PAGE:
The economic crisis has taken a heavy toll on the west of Ireland, with the value of its economic activity plunging from the EU average to being close to debt-ridden Greece.
The difference between the wealthy east and south, with Dublin at its centre, is also vast.
Regional GDP per capita in the Southern and Eastern region in Ireland was €39,900 in 2011, compared with €23,700 in the Border, Midlands and Western region. In purchasing power terms, the south and east saw GDP per capita at 145% of the EU28 average, while the Border, Midlands and Western region had 86% of the average
The latest figures from Eurostat show that Ireland lost a greater share of its wealth than any other country, with the exception of Greece, between 2007 before the onset of the crisis and 2011, which are the most recent figures.
And despite the crisis hitting the euro as well as countries, four of the countries holding the euro grew during that time. They were Germany, Austria and France, all rated triple A by the rating agencies, and Portugal that has subsequently had to have a bailout.
The Netherlands and Finland, also triple A, lost GDP as did Spain, whose banks needed a bailout. Non-euro countries that also showed growth included Sweden, Denmark, Poland, Lithuania, Latvia and Bulgaria, while Britain was among the biggest losers.
Ireland was second in terms of economic activity after Luxembourg in 2007 before the banking scandal, having a GDP 45% greater than the EU average.
In 2011, as the worst effects of the crisis took hold, the country was still rated 29% above the EU average, but the counties in the west and north had slipped from the EU average to 84%, close to Greece’s 80% and just less than Malta. The south and east was at 45% above the EU average.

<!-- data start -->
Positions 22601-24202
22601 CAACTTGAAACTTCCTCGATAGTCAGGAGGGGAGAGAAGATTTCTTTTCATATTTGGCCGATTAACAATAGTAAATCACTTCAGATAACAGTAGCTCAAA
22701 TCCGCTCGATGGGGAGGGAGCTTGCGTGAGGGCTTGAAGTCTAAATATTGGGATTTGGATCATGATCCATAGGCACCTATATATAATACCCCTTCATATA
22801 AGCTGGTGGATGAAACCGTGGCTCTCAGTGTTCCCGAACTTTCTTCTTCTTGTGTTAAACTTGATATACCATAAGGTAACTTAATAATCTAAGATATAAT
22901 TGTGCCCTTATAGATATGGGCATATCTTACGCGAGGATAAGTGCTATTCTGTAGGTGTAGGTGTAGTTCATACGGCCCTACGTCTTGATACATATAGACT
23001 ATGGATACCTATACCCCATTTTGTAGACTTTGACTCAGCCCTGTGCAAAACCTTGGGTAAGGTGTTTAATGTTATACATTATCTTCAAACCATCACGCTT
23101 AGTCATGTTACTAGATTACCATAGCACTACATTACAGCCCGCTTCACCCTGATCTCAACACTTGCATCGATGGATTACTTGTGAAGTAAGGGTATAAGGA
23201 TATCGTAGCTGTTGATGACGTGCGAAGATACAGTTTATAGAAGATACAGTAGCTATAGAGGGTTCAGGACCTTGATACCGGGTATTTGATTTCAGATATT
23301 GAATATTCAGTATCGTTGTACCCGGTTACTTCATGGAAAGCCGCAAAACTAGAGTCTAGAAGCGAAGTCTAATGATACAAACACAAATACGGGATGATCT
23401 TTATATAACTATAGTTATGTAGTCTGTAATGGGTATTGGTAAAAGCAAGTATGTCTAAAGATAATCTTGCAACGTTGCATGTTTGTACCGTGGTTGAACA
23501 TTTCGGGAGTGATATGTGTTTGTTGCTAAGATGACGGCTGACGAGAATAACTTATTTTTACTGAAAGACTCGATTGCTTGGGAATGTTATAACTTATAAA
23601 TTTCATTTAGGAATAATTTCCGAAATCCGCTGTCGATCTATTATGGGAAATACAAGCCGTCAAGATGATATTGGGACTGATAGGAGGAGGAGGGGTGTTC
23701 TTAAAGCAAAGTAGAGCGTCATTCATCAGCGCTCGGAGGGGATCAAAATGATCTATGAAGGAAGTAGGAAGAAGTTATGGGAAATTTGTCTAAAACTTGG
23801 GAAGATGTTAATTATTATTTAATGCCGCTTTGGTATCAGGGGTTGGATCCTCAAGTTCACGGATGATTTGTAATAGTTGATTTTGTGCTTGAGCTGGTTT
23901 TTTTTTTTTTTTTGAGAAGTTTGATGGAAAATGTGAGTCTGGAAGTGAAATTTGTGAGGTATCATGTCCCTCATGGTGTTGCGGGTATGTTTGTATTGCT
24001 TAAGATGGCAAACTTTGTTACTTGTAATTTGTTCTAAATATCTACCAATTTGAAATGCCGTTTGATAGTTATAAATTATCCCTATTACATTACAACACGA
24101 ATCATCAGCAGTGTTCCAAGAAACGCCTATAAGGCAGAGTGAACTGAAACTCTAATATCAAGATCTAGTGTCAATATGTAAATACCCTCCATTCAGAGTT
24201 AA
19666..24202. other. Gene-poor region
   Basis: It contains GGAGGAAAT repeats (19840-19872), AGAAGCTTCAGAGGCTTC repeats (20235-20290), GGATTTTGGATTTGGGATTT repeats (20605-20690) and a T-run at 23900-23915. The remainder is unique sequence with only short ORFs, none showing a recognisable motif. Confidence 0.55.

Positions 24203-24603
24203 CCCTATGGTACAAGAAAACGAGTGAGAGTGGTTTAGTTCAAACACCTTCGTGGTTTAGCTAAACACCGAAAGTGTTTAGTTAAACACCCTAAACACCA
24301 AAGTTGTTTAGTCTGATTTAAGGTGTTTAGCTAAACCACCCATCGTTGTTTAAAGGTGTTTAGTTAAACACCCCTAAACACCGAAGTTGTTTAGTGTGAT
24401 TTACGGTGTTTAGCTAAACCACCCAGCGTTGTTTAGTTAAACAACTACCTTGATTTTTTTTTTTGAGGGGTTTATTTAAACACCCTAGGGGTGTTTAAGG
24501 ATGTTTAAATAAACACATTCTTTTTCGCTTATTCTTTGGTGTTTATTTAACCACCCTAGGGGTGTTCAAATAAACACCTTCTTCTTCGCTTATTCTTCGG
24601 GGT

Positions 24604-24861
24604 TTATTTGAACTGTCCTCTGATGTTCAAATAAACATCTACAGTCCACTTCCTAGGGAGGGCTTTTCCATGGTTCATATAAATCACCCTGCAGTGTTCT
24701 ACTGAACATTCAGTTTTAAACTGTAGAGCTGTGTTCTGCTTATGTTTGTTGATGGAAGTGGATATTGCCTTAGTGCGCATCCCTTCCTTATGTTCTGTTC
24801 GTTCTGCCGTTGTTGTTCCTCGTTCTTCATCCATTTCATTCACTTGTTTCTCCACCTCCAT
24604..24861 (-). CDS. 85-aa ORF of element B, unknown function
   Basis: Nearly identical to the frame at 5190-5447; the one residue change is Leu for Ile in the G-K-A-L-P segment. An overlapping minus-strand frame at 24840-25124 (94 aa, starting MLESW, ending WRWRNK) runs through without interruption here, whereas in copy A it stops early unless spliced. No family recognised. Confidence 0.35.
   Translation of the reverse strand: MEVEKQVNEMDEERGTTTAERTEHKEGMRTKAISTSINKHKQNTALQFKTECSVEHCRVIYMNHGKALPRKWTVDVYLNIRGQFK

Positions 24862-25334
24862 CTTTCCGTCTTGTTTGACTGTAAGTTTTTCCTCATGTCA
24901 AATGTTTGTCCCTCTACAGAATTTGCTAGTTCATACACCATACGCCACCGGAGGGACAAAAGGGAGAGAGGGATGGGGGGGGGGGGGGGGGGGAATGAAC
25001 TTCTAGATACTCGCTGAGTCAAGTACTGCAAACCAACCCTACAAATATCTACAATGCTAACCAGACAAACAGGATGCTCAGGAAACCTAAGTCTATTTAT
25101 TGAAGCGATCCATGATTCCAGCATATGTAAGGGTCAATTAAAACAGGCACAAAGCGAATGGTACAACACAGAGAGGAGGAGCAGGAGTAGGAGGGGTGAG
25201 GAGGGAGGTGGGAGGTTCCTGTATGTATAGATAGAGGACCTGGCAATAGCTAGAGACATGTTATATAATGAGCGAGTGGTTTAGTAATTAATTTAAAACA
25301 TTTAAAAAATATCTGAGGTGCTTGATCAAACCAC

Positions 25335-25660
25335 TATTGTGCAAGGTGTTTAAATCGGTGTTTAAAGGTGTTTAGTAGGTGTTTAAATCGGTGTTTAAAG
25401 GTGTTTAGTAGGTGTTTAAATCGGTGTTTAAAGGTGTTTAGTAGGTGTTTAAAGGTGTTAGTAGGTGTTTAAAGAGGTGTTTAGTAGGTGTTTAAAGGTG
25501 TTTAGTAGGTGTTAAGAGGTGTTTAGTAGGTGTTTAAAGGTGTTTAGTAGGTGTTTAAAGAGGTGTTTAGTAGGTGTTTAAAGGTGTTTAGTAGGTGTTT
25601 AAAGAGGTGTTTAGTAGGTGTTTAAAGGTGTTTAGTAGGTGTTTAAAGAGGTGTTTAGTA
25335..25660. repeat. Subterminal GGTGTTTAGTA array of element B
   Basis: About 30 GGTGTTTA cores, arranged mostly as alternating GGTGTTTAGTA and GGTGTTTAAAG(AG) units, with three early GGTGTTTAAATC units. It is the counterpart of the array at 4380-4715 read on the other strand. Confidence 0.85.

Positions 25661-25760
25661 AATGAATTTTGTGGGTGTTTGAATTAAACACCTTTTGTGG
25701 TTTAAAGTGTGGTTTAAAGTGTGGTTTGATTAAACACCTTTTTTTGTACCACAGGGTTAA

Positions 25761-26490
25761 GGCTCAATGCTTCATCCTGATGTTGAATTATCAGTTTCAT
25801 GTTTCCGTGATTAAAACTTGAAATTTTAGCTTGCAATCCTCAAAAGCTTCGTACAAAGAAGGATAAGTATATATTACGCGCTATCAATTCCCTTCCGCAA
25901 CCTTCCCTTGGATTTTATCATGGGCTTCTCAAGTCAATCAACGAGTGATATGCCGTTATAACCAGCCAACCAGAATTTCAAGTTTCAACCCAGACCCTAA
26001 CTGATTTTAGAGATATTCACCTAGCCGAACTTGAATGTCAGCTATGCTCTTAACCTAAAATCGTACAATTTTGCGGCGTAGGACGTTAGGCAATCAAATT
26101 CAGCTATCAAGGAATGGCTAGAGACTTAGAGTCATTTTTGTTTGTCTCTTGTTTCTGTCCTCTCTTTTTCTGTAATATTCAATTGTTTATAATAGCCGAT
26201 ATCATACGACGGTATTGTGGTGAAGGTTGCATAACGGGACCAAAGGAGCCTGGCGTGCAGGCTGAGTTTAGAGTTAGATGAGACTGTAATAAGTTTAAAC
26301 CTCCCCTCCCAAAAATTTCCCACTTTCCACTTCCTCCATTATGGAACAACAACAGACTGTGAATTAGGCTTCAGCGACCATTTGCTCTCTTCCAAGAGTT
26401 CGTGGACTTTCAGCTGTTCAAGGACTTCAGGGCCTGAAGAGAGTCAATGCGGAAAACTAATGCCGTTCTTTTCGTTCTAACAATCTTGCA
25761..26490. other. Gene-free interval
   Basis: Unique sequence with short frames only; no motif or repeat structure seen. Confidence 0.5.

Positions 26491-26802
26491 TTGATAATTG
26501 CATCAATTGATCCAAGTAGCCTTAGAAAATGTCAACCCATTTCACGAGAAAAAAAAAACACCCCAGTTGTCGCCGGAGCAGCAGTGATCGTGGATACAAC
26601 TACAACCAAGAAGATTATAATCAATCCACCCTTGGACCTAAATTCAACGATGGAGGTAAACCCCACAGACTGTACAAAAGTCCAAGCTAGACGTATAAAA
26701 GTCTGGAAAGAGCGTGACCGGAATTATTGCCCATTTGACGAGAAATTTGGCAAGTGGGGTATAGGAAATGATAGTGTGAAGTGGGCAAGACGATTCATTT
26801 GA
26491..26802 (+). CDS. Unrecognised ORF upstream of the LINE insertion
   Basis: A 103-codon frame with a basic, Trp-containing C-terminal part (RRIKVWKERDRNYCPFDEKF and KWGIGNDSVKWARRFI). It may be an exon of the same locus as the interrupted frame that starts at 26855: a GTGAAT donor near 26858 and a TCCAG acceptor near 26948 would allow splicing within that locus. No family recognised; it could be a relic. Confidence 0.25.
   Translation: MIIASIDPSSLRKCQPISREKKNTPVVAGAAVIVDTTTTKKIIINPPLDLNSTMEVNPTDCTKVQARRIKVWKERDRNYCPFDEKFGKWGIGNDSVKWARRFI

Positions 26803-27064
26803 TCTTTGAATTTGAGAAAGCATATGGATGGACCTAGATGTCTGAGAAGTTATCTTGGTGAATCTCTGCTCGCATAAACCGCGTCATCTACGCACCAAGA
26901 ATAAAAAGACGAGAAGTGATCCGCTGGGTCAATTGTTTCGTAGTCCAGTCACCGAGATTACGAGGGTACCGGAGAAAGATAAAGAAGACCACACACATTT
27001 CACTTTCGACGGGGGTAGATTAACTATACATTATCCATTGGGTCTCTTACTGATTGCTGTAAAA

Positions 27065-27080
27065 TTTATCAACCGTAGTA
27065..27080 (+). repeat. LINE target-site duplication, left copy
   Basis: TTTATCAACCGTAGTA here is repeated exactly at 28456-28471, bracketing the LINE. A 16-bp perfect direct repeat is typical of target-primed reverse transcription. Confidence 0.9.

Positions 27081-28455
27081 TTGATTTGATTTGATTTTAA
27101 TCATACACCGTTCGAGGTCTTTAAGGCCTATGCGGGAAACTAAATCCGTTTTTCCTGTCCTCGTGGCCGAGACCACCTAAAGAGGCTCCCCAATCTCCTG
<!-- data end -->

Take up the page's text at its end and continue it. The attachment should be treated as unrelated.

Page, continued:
Marian Harkin, independent MEP for the North-West, said the gap between the regions has been widening and reflects the fact that the policy of having a balanced regional development has been abandoned.
“I don’t blame the Government for putting Ireland Inc first in the crisis — you had to deal with the whole country — but it is time now to refocus and this time to ensure that every policy takes into account the need to develop the whole country.
“A 60 point difference between the two is totally unacceptable,” she said.
She added that the BMW region would never have the same GDP as the rest of the country, but the figures for GNP — which more closely reflect the incomes of real people and Irish-owned SMEs rather than multi-nationals — were also diverging, she added.
Austria and the Netherlands have now caught up with Ireland on the EU GDP scale. The figures were calculated in terms of purchasing power parity.
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